01. February 2006 · Comments Off on Die Gedanken Sind Frei · Categories: General, GWOT, Pajama Game, Politics, War, World

“I may not agree with what you say, but I will defend to the death your right to say it.”

So this is where we stand, with Voltaire’s noble words about intellectual freedom and the right to contemplate and openly discuss orthodoxies and heresies of any sort, with an eye towards seeing that they stand or fall, strengths and weaknesses dissected and revealed. A former President of these united States, whose grasp of the concept of intellectual freedom is as apparently as shaky as his grip on marriage vows, appears to interpret belief in it to mean that a certain favored class of adherents to a particular orthodoxy are free from ever having those beliefs challenged, criticized, mildly mocked, or even having their feelings hurt. Such is the state of their tender sensitivities, this class must be treated with special regard, their core beliefs never questioned – or as it turns out, illustrated.

One might, with a great deal of experience and cynicism, suspect that a large part of this exaggerated deference is mostly due to the very high probability that self-styled representatives of the offended orthodoxy will show up at the door of the affronting party, singly or in force, wielding sharp weapons, explosive items, fatwas, lawsuits, serious armaments, or merely shrill accusations of racism and prejudice, according to the inclination, location and experience of the offended parties. One might also suspect that not a few intellectual, political and cultural establishments might have already made a quick calculation of the risks and benefits and preemptively rolled over, and quietly began self-censoring themselves. Speaking truth to power might really have some risks, best be sure that the power spoken to is either defanged or merely rolls its’ eyes derisively at yet another dreary polemic by Noam Chomsky, Oliver Stone or John LeCarre. Best not say anything at all about the “religion of peace” lest the gentlemen with sharp knives be forced to demonstrate their imperfect acceptance of the Western tradition of open debate and dissent.

Mohammed Cartoon #5

There is an old saying, to the effect that the most binding chains are the ones we put on ourselves. And the most insidious and effective censorship is that kind that we also put on ourselves, the censorship that strangles the question before it can even be asked. And that might be one of the points raised by the editor of the Jyllands-Posten all these months ago; that thoughtful people, earnestly wishing to be polite, tolerant and sensitive of others, began moving down that path that eventually ends— if we are not aware— with our wrists humbly held up for the manacles of imposed censorship to be firmly snapped on. A drift that began with good manners ends with limits imposed by maladroit legislation or a baying mob, maybe even both, and all the important issues of the day, which ought to be discussed— vociferously, noisily and with all the thrown crockery at our disposal— are removed from the arena where they ought to be, to fester and simmer away in odd corners. What has been more insupportable in recent years, is that our courtesy in this respect is not even reciprocated: the vilest sort of caricatures and insult imaginable regarding Westerners, Christians, Jews, Americans and others too varied to mention have free and frequent circulation in Muslim and Arab-oriented and funded media.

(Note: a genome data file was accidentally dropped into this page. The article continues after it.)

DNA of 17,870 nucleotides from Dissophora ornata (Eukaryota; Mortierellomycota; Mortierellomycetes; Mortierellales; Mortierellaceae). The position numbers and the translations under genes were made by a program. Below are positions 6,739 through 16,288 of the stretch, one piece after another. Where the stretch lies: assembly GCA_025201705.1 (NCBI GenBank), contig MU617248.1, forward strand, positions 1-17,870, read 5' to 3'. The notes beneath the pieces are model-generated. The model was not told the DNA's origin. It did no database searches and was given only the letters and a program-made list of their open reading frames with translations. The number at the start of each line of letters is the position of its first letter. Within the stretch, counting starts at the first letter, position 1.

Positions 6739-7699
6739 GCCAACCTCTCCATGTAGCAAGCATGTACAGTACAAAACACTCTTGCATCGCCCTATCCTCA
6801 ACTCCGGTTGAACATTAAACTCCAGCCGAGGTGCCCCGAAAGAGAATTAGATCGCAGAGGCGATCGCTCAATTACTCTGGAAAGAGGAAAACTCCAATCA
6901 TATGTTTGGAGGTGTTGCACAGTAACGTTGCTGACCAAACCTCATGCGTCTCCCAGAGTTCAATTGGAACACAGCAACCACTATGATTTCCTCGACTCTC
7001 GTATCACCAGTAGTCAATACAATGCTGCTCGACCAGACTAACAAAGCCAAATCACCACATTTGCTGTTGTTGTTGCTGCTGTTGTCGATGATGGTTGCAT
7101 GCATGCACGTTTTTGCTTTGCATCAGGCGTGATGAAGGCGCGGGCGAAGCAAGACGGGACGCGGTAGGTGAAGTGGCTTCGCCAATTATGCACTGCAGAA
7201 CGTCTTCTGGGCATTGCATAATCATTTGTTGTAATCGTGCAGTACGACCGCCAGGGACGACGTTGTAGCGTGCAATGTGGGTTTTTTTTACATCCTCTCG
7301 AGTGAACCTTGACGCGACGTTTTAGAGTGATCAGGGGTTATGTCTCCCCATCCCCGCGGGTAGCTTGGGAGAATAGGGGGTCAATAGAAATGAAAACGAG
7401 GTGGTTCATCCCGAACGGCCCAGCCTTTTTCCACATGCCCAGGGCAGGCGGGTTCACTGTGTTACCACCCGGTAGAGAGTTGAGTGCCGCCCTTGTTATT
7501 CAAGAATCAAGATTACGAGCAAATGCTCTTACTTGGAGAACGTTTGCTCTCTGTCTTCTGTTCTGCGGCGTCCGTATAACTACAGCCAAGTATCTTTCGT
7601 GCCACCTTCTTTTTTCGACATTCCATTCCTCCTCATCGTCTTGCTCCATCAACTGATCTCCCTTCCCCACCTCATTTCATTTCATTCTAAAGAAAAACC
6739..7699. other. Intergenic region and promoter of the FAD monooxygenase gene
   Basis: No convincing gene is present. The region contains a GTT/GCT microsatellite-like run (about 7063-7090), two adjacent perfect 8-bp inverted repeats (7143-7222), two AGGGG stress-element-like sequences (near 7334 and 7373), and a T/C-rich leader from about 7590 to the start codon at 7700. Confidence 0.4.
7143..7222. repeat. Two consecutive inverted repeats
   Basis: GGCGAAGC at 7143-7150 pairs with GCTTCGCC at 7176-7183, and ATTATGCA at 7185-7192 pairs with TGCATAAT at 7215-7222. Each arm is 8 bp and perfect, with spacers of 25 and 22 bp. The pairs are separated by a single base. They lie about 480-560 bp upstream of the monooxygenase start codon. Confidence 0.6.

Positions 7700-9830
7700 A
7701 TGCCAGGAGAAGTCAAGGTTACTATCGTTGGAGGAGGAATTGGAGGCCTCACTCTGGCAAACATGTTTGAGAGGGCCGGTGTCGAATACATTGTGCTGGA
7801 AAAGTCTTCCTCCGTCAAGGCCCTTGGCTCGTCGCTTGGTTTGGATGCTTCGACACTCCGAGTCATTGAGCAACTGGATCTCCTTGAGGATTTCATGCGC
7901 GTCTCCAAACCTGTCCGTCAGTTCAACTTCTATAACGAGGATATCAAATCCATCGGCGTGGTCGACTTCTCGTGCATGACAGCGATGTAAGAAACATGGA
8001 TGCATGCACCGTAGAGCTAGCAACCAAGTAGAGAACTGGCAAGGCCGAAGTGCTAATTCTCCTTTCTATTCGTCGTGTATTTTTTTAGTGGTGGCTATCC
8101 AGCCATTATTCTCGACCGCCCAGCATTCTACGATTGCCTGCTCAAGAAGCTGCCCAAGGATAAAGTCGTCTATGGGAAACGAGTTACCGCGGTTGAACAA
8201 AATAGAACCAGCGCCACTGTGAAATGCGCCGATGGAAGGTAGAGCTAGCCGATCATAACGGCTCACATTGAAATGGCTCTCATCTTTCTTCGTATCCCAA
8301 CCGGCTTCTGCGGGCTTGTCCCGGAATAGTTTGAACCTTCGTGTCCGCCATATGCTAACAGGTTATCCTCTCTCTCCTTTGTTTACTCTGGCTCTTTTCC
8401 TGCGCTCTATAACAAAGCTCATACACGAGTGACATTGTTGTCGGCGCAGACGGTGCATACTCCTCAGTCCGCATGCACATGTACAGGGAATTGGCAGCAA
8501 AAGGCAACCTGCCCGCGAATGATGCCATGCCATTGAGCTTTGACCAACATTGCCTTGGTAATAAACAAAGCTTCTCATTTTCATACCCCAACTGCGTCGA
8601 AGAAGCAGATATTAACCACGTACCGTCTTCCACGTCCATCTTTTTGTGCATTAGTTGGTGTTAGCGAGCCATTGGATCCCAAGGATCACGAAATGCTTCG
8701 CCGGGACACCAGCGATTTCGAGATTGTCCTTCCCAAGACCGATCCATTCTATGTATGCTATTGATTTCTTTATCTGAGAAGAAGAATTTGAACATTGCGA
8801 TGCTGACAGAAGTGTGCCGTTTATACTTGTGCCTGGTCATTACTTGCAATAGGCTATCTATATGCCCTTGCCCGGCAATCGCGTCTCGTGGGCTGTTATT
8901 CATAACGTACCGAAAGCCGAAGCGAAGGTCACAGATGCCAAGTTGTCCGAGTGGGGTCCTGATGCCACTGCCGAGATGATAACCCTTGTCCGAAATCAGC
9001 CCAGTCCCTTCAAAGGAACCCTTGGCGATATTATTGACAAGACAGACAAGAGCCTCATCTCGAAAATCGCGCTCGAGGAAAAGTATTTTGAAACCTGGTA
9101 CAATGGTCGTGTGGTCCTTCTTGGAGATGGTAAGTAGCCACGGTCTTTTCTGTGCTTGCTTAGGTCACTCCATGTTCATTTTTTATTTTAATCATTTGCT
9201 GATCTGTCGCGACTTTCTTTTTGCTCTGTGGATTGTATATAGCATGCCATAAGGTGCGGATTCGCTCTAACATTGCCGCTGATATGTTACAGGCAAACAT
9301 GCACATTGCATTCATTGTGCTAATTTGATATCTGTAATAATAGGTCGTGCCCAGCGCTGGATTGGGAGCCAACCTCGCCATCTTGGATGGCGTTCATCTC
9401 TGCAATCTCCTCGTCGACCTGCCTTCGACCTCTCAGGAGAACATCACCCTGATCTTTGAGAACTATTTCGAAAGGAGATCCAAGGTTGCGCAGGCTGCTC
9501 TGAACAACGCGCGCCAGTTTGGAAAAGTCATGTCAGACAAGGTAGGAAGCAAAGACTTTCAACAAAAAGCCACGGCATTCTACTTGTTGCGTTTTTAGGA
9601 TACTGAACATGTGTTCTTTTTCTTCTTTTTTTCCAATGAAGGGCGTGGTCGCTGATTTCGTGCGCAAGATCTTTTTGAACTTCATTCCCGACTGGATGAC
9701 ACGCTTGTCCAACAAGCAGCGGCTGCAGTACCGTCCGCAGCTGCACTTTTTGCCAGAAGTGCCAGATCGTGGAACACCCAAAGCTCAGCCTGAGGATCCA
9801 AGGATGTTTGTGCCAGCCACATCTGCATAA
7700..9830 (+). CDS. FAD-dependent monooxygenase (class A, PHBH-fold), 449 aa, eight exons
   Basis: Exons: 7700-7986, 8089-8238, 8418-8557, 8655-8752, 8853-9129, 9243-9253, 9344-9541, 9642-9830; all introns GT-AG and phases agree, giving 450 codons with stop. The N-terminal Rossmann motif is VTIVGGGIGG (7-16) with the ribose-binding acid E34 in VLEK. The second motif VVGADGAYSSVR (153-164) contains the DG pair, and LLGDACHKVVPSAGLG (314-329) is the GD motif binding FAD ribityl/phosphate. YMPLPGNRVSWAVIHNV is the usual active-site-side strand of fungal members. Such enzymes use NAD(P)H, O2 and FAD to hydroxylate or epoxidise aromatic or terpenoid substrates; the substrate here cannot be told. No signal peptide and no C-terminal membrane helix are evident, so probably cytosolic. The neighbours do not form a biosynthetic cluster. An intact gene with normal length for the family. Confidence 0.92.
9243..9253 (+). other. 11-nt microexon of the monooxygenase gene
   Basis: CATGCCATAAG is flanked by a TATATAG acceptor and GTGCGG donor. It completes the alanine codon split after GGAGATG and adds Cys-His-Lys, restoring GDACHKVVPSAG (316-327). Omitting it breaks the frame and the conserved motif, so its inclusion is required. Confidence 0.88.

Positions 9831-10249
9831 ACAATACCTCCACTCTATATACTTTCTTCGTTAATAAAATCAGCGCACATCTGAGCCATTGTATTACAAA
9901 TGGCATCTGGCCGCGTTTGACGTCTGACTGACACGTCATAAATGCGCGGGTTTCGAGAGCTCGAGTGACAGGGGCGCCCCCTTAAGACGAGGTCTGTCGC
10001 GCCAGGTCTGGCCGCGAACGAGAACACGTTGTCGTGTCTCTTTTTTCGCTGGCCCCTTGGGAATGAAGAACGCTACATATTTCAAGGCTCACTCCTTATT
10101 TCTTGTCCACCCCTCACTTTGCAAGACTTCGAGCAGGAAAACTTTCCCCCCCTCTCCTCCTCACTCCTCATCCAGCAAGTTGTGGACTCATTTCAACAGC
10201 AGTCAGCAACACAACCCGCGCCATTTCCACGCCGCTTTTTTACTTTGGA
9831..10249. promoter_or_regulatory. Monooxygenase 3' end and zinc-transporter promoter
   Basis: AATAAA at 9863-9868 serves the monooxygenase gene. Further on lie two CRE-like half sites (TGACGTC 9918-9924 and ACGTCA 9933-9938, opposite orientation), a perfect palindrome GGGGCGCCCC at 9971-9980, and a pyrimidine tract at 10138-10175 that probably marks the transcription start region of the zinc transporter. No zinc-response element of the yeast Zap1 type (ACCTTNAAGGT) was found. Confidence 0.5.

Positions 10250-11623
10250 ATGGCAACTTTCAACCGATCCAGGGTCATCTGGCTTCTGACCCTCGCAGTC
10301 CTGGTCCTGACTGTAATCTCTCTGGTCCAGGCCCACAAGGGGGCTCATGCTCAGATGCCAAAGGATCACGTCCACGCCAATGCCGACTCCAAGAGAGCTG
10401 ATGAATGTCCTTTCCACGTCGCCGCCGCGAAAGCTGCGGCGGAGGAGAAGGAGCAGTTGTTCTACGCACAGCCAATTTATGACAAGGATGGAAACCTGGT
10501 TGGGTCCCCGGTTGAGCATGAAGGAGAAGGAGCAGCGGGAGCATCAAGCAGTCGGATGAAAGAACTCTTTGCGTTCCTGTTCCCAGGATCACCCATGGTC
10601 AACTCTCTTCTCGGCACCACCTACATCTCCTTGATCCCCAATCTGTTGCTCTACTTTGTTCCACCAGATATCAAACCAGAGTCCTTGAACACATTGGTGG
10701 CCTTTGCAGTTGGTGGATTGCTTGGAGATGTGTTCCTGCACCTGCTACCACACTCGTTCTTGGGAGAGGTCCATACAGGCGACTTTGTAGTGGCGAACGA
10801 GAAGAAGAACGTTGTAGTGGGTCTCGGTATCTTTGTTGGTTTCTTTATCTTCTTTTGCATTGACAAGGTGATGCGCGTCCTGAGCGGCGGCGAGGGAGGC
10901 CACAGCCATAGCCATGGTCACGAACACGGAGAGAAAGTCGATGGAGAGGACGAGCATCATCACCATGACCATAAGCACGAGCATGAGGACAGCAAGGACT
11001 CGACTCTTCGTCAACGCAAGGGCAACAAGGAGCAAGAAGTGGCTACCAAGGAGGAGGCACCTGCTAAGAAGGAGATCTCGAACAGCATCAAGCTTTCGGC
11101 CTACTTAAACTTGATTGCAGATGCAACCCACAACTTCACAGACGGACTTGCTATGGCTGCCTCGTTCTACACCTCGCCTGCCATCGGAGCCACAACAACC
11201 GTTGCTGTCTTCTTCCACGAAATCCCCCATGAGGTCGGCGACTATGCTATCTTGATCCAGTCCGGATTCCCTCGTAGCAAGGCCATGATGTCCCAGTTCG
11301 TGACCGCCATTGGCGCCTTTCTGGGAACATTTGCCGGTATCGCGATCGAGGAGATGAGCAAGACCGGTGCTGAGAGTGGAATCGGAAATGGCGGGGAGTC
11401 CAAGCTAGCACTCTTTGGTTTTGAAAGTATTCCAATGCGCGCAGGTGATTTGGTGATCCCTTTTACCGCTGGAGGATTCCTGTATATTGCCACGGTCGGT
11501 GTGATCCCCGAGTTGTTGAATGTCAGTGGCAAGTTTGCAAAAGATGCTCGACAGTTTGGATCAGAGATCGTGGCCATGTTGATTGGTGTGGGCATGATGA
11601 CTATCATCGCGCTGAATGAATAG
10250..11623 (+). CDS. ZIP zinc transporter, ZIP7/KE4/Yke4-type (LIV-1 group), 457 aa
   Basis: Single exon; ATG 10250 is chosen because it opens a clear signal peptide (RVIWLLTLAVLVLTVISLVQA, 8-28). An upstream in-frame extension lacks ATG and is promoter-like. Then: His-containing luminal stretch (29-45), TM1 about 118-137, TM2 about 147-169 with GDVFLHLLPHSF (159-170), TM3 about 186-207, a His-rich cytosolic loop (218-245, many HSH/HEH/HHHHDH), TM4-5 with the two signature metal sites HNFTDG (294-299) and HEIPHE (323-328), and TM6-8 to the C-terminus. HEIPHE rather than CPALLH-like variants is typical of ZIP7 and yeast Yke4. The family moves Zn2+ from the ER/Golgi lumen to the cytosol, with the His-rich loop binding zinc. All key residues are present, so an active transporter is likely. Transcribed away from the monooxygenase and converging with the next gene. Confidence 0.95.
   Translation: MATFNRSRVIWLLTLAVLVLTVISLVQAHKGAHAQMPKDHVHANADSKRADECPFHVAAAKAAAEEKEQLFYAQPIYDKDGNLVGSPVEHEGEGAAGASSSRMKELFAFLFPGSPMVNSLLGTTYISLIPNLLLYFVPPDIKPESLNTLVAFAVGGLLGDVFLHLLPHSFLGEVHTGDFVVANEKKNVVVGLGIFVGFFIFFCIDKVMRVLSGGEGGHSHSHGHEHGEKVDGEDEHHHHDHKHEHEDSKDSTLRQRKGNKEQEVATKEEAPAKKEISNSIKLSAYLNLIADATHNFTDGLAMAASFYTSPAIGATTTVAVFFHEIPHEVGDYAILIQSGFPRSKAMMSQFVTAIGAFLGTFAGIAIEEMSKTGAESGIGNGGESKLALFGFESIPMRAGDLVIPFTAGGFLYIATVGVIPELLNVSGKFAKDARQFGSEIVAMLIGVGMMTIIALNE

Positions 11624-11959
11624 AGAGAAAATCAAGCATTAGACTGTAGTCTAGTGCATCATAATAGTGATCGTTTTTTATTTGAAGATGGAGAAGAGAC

One does wonder about a religion and culture so sensitive of insult, yet so free about dealing it out wholesale and by the bucket to others?
Is this Prophet and belief set so fragile that the merest whisper of non-adoration, of criticism and caricature will shatter it, irrevocably? Are its dutiful defenders secretly in such fear of that shattering, of the doubt that might be raised by any breath of irrelevance in a country which pays allegiance to another tradition, that the doors of dissent from orthodoxy must be slammed shut on parody, criticism, literary hyperbole, and scholarly analysis?

Umm, no. I think not. Not here. Not now. The strength of the West is in that very noisy disputation, our freedom to put everything on the table, to question, to non-conform, and by disputation and argument, make our beliefs even stronger for having all the idiocy knocked out of them. As such has been our custom, and in the reported words of Martin Luther, at the Diet of Worms: “Since your majesty and your lordships desire a simple reply, I will answer without horns and without teeth. Unless I am convicted by scripture and plain reason–I do not accept the authority of popes and councils for they have contradicted each other–my conscience is captive to the Word of God. I cannot and I will not recant anything, for to go against conscience is neither right nor safe. Here I stand, I cannot do otherwise, God help me. Amen.”

Everything is on the table. Here I stand, I cannot do otherwise. These are the cartoons, here is a good link, curtesy of Samizdata. (Later: More discussion here…. oh, and buy Danish!!!!)

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